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Letters to the Editor

To the Editor:

I read the thoughtful comments suggesting a name change with great interest (TIP, 46, 2, October 2008), and I’d like to offer a different perspective.

There is market power in calling ourselves Psychologists and differentiating ourselves through our professional training, discipline, and ethics; the rigor of our methods; ability to be licensed; and by the nature of our calling—helping others. In addition, our training in a range of methodology; our knowledge of validity, reliability, statistics, and test theory; along with grounding in a historic and academic tradition, gives us a platform from which we can provide impartial and unbiased insight.

Psychology is the study of human behavior. Business people are interested in the behavior of employees, managers, and executives; they want to understand how to influence, motivate, shape attitudes and drives, and most importantly—how to lead them. As psychologists we are professionally qualified to make judgments in that arena, a unique focus central to the interests of C-suite executives.

The “industrial” part of our name places us squarely in the heart of American industry, suggests where we work, where we have influence, and where we’ve made our greatest contributions—the for-profit market sector. Whether it’s the Hawthorne experiments, job analyses, performance management, or compensation theory, industry has traditionally benefited from our ideas, and it is where we continue to make our greatest contributions.

Looking closely at the tools/methods and interventions that business people value reveals our core practice and research areas: performance appraisals, psychological testing, 360 surveys, human factors, interviewing methods, leadership, executive assessment, assessment centers, executive coaching, job appraisals, etc., all influence the performance of the individual in the workplace.

While “organization” aptly describes where we conduct our work, the term has been co-opted by organizational behaviorists and organizational consultants with PhDs in “organizational behavior” (whatever that is). Now we all know that organizations don’t “behave,” people behave. And I may be splitting a definitional hair, but an organization is a construct, a concept, a legal entity, that in fact does not exist and is not a real being. When the government prosecutes to recover the trillions of dollars of corporate value lost over the last decade, they will prosecute individuals—not corporations or organizations. Organizations do not have thoughts, do not plan for the future, do not develop strategies, and do not build product. People do those things. Our ability to comment on individual behavior and motivations, based on disciplined and rigorous analysis drawing on objectively collected data, will continue to be of marked value and interest to others.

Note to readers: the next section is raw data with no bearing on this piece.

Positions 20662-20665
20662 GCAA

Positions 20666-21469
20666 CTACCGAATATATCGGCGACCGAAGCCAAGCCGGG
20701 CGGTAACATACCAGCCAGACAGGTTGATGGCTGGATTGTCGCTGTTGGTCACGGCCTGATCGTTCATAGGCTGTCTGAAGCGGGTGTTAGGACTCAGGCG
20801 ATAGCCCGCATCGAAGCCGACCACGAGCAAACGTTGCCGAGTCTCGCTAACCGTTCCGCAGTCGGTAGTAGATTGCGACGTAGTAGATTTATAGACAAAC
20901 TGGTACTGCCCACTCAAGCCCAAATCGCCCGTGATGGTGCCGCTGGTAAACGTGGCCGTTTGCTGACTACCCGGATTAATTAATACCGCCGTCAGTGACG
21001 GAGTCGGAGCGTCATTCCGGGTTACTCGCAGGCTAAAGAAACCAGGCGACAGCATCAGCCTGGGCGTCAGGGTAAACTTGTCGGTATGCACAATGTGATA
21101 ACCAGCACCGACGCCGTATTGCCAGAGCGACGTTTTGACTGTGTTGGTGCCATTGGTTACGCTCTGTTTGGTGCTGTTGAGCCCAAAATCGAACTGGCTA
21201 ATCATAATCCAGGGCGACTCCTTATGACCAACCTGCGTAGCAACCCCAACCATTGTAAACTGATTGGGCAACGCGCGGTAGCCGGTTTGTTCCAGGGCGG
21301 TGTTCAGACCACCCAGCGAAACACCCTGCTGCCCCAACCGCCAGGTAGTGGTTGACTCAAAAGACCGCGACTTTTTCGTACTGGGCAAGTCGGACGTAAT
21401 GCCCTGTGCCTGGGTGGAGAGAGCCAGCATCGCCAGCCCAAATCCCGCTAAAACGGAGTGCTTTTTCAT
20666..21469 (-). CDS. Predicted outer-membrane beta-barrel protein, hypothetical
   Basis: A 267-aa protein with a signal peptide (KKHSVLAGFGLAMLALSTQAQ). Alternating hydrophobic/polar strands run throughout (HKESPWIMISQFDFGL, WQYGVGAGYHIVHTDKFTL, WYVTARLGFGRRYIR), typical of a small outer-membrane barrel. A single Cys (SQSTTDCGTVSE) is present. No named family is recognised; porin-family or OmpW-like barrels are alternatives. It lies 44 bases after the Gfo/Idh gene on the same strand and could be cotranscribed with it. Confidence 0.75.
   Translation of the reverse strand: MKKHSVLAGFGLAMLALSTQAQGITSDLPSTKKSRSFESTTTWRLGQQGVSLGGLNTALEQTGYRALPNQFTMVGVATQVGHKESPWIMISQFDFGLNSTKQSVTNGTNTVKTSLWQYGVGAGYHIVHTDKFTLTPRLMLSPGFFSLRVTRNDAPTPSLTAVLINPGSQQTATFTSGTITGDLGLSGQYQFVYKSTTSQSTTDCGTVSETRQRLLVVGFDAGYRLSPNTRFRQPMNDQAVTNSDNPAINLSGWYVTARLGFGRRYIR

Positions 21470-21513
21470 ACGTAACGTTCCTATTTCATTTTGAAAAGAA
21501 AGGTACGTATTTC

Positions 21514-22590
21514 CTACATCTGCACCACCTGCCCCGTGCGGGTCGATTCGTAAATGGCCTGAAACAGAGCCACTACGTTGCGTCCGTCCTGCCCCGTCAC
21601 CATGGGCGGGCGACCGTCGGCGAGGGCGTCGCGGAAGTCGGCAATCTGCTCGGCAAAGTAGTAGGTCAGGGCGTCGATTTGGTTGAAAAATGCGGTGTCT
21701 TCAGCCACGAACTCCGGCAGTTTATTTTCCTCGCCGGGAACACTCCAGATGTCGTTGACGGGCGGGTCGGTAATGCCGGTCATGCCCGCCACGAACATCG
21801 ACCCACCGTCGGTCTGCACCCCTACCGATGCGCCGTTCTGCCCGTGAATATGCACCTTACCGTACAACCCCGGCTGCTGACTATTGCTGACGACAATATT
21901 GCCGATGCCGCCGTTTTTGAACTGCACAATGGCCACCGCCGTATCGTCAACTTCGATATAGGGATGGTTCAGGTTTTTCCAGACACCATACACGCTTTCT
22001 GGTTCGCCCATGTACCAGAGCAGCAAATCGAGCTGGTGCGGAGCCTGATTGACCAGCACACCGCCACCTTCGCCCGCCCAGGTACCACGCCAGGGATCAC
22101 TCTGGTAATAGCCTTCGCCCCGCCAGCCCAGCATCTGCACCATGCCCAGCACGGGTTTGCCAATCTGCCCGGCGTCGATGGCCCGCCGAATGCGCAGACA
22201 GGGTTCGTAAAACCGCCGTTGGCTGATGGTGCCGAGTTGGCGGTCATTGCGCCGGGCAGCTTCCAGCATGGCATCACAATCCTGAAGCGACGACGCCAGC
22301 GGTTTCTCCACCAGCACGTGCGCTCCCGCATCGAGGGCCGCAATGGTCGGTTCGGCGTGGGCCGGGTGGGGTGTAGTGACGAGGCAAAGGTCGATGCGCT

In graduate school over 30 years ago I wrote a paper on this topic and commented that organizational consulting and organizational intervention represent far too broad and inclusive concepts. Organizational consulting and organization change result from team building, socializing work groups, and restructuring the hierarchy, but they also result from new marketing methods, different supply chains, and using different communication channels. In fact, changes can come from restriping the parking lot and changing the logo color. All of these changes ultimately effect the organization and can properly be called interventions as defined by organizational consulting. So, while it is useful to include “organization” in our title, the “O,” it is not our core, which is psychologist.

I disagree with the term “work psychologist.” While consistent with our European colleagues, it offers little descriptively to the U.S. business market, since everyone we deal with “works.” Do we study work, do we theorize about work, or do we work? All legitimate questions raised by this name. Work is an activity, and one of many activities that occur in an organization—but our expertise is in understanding the individual and what may lead him/her to do what they do.

I agree with Milt Hakel about the need to put this issue to a vote of the membership. I prefer our traditional nomenclature, industrial-organizational psychologist.  Psychologist connotes the methods, thoroughness, and depth of our training, professional ethics, our rigor and discipline—and suggests we are focused on the individual—not the department, not the group, not the overall structure, not the organization, but the individual within the context of the organization. I do not think we want to lose or dilute that important role.

Randall Cheloha, PhD
Principal and Managing Director
Cheloha Consulting Group


To the Editor:

My deepest thanks to Antonio Mladinic and Viviana Rodriguez for their recent TIP article about I-O psychology in Chile. I lived in the capital, Santiago, for a brief 22 months in the late 1990s and quickly became captivated by their culture, people, traditions, history, and general way of life. Reading about the beginnings, journey, and current trends of I-O psychology was a treat, especially the descriptions of how I-O psychology is being utilized in both research and practice. It truly brought a smile to my face and, coincidentally, to that of my wife, a native Chilean.

Before the TIP column, she questioned if Chile was an active consumer of I-O psychology. Upon completing my graduate training in the field, we now have the perfect excuse to make the leap and, once again, call Chile “home”!

¡Viva Chile!

Mark North
Operations Officer
Salt City Countertops, Inc.